As the MBTA board and managers explore ways to privatize parts of the transit agency, union workers are telling them that outsourcing jobs isn't the way to revitalize the T.

Gov. Charlie Baker's hand-picked MBTA Fiscal and Management Control Board is focused on cutting costs for the indebted transit agency and is considering plans to privatize warehouse logistics, cash counting and other functions.

Chief Administrator Brian Shortsleeve told reporters before Monday's board meeting that he wants T employees to just focus on making the trains run on time.

"What this is about is fixing the T and making it work better," Shortsleeve said. "Warehouse-inventory logistics are not a core function of the MBTA. Neither are cash-management operations—these are things the private sector does very well."

But labor advocates and employees of the T's warehouses say that shouldn't mean eliminating whole departments and the union jobs that go with it.

"To think that a private company could come in tomorrow, fill in the gaps, turn a profit and save the public money is nonsense," said James O'Brien, the head of the Boston Carmen’s Union Local 589 union, which represents the warehouse employees.

MBTA managers are trying to cut costs wherever they can to fix a huge gap in the T's budget, and say any money saved in daily operations will go towards rebuilding reliability.

The T's managers and consultants mentioned over and over that the plan to privatize the warehouse system is not a criticism of the warehouse staff. The board will decide on pursuing privatization later this summer.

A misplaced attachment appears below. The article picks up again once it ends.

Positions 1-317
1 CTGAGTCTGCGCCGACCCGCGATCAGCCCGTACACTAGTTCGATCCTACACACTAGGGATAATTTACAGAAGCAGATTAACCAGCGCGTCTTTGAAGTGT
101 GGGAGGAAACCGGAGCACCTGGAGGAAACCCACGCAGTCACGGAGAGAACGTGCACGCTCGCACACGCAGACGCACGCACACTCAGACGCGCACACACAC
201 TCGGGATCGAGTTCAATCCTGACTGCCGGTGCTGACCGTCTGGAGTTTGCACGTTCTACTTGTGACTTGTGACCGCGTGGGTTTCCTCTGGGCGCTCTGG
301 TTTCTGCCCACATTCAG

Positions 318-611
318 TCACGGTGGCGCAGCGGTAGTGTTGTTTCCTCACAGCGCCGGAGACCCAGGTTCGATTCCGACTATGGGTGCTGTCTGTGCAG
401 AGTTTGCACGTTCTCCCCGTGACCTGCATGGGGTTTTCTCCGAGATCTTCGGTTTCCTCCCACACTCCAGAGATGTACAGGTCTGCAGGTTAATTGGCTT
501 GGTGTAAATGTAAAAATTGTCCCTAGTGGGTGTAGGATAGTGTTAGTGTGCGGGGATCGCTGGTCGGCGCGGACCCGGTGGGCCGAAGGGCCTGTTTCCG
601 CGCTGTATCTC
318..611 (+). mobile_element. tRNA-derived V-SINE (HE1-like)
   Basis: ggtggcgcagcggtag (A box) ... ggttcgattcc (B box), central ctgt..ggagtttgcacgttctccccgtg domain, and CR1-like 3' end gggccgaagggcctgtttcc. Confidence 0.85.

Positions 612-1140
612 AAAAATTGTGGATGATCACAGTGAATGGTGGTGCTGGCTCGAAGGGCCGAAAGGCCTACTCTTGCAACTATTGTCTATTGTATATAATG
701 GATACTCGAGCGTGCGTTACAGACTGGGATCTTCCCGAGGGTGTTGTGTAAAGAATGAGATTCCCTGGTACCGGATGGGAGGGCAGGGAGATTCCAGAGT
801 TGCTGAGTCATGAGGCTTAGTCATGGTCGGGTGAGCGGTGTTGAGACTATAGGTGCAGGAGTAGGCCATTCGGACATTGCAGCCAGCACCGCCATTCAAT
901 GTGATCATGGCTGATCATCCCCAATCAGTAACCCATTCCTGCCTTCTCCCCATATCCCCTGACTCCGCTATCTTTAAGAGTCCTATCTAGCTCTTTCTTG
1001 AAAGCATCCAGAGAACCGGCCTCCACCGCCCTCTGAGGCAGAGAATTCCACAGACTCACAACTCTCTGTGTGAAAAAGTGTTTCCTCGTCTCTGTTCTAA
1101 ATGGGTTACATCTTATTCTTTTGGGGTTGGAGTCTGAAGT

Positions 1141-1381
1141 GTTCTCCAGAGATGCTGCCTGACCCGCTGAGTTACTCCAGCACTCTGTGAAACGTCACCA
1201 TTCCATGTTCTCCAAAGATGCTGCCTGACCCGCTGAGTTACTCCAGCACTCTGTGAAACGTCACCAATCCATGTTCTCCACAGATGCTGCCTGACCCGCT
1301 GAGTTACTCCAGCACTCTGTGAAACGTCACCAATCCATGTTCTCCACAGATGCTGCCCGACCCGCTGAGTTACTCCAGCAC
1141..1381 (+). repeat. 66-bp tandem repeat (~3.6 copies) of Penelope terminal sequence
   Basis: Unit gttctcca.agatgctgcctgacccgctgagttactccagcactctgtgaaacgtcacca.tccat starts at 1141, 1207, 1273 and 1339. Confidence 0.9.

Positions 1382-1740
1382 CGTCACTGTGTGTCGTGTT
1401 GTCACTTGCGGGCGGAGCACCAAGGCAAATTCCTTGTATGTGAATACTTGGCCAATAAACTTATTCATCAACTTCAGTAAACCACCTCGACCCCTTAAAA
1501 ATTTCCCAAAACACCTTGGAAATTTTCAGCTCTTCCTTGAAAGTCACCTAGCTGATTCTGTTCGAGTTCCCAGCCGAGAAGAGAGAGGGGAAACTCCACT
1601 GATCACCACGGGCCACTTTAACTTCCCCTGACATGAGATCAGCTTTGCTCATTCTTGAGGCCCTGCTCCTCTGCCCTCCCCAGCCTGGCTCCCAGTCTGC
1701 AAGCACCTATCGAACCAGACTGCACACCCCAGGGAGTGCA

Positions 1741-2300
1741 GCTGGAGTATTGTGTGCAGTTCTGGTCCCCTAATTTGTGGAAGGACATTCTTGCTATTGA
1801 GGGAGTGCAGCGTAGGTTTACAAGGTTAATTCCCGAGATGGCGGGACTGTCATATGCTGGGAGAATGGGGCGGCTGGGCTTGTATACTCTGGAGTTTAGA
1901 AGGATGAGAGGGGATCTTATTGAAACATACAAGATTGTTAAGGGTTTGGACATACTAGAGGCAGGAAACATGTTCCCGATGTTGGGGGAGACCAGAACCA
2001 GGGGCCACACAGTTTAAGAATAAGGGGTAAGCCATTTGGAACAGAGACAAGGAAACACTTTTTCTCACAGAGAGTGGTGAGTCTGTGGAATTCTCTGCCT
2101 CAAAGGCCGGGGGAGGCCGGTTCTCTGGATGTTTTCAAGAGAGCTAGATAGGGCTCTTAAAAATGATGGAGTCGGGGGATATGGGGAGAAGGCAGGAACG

Board member Brian Lang requested that the T's consultants analyze how much it would cost over time for the current operation to get up to speed while retaining in-house warehousing system.

The choice before the Fiscal and Management Control Board is about whether to eliminate the whole warehouse department by hiring an outside company to run it, or to pursue in-house solutions by expanding the current union staff.

"Our inability to get parts to bus garages and other maintenance facilities over time has been a great frustration for our maintenance workforce and our machinists," Shortsleeve said of the warehouse system, which he said has been mismanaged for decades.

"It’s wrong for management to target the jobs of dedicated men and women who have worked for years to serve riders as a solution for their decades of neglect," Carmen's president James O'Brien said in a statement before the meeting. "We have already seen how privatization of transportation does not deliver improved service for riders, and management has yet to explain how more outsourcing will lead to better service."

Massachusetts AFL-CIO President Steven Tolman spoke in opposition to the privatization plan, along with other labor leaders and dozens of union and other workers who packed the room.

According to the Carmen's union, the 15 stockroom locations employ 32 workers and handle over 35,000 parts for the aging transit system. The union said in a statement that management refuses to add the staff needed to keep the central Everett warehouse open more than 40 hours a week, even though repair shops work around the clock.

“But management has refused to make the investments necessary so that the stockroom operation fulfills the needs of a 21st Century transit system," O'Brien is credited with saying in the statement. "It is impossible to believe that a profit-driven private company without the necessary knowledge and expertise can step in tomorrow and meet the needs of the MBTA’s diverse fleet of vehicles, hundreds of miles of tracks, and vast collection of buildings."